Indian-American origin Gitanjali Rao, a 15-year-old girl who invented a mobile device to test for lead in drinking water, has been named as the Kid of the Year 2020 by Times magazine. The Colorado-based teenager was chosen for her work towards developing technology to detect drinking water contamination, opioid addiction and cyberbullying.
This is the first time that Time has announced 'Kid of the Year'. Announcing the honor, Time said: "The world belongs to those who shape it. And however uncertain that world may feel at a given moment, the reassuring reality seems to be that each new generation produces more of what these kids have already achieved: positive impact, in all sizes."
'We Have to Solve Problems We Did Not Create'- Rao
Rao, who made it to the Time's cover, was chosen from among 5,000 nominees. She had also featured on the Forbes 30 Under 30 list last year. Rao, while being interviewed by actor Angelina Jolie, spoke about her dream of creating a global community of young innovators to solve problems the world over.
Stating that her generation is facing many problems which were never seen before, Rao said: "But then at the same time, we're facing old problems that still exist. Like, we're sitting here in the middle of a new global pandemic, and we're also like still facing human-rights issues. There are problems that we did not create but that we now have to solve, like climate change and cyberbullying with the introduction of technology."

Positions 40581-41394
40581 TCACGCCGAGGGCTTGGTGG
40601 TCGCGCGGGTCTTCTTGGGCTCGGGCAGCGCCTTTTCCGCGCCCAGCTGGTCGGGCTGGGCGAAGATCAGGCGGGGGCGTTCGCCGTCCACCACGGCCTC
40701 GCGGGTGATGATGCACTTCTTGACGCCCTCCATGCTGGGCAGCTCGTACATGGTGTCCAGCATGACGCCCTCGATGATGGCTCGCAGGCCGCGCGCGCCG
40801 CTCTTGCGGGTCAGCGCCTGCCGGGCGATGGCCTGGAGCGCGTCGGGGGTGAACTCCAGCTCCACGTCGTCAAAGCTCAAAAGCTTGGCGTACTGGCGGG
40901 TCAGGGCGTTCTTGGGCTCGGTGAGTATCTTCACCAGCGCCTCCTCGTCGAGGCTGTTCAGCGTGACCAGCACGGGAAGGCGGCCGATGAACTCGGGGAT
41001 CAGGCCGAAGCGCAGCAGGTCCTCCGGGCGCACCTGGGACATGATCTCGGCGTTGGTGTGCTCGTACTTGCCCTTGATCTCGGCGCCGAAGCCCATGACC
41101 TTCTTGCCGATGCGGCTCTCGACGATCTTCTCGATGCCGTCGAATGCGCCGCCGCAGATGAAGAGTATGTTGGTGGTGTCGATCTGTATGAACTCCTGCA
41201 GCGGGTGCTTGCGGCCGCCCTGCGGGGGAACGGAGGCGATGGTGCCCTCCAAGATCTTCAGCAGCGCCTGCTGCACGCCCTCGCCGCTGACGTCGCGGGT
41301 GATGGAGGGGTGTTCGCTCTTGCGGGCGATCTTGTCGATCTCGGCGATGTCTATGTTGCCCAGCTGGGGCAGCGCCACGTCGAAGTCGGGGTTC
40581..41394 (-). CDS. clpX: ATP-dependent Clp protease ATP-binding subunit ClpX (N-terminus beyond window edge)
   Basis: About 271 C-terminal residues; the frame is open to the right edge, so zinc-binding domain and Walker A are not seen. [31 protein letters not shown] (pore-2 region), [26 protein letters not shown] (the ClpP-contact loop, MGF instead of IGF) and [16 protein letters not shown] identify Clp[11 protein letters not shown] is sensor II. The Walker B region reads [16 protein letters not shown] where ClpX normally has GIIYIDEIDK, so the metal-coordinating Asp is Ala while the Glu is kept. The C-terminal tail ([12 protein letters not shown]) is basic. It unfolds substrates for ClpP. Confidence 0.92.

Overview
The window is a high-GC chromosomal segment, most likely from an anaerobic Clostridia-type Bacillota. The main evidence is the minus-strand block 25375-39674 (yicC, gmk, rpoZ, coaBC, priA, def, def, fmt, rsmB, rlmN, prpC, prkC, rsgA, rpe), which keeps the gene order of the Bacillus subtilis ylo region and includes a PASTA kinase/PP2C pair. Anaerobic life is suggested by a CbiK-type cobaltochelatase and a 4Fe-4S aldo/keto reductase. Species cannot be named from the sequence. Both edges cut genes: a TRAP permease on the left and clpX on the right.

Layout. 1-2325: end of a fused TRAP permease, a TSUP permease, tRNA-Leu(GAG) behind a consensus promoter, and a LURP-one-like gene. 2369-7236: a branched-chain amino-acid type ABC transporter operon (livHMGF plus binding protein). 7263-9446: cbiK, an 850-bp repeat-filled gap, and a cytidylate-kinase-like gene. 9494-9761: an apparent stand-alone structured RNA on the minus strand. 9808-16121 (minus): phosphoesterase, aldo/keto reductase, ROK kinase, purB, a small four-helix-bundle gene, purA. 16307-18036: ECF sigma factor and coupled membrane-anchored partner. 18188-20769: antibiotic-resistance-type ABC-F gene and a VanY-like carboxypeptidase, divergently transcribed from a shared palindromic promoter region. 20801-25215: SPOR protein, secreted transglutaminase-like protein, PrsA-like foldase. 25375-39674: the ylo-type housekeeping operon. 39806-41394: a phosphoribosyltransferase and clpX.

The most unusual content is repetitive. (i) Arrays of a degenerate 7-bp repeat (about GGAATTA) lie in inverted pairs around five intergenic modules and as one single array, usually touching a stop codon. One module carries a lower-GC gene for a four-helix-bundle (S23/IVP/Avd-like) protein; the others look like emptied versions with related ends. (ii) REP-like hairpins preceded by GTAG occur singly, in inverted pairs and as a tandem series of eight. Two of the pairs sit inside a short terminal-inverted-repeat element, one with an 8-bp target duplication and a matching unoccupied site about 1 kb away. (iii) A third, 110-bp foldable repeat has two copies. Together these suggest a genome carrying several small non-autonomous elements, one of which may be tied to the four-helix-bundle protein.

"I think more than anything right now, we just need to find that one thing we're passionate about and solve it. Even if it's something as small as, I want to find an easy way to pick up litter. Everything makes a difference. Don't feel pressured to come up with something big," she said.
Rao Working on Device to Detect Bio-Contaminants in Water
Rao had won the Discovery Education 3M Young Scientist Challenge and was awarded $25,000 for her lead detection device named Tethys. The device, which runs on a 9-volt battery, and comes loaded a lead sensing unit, a bluetooth extension and a processor, detects lead in water.
As a fight against cyberbullying, Rao developed Kindly, a phone and Web tool, which uses artificial intelligence technology to detect possible early signs of cyberbullying. "You type in a word or phrase, and it's able to pick it up if it's bullying, and it gives you the option to edit it or send it the way it is. The goal is not to punish. As a teenager, I know teenagers tend to lash out sometimes. Instead, it gives you the chance to rethink what you're saying so that you know what to do next time around", Rao told the magazine.
Rao, who is currently working on a device to help detect bio-contaminants like parasites in water, said that her goal has really shifted not only from creating her own devices to solve the world's problems, but inspiring others to do the same as well. "Because, from personal experience, it's not easy when you don't see anyone else like you. So I really want to put out that message: If I can do it, you can do it, and anyone can do it," she told Jolie.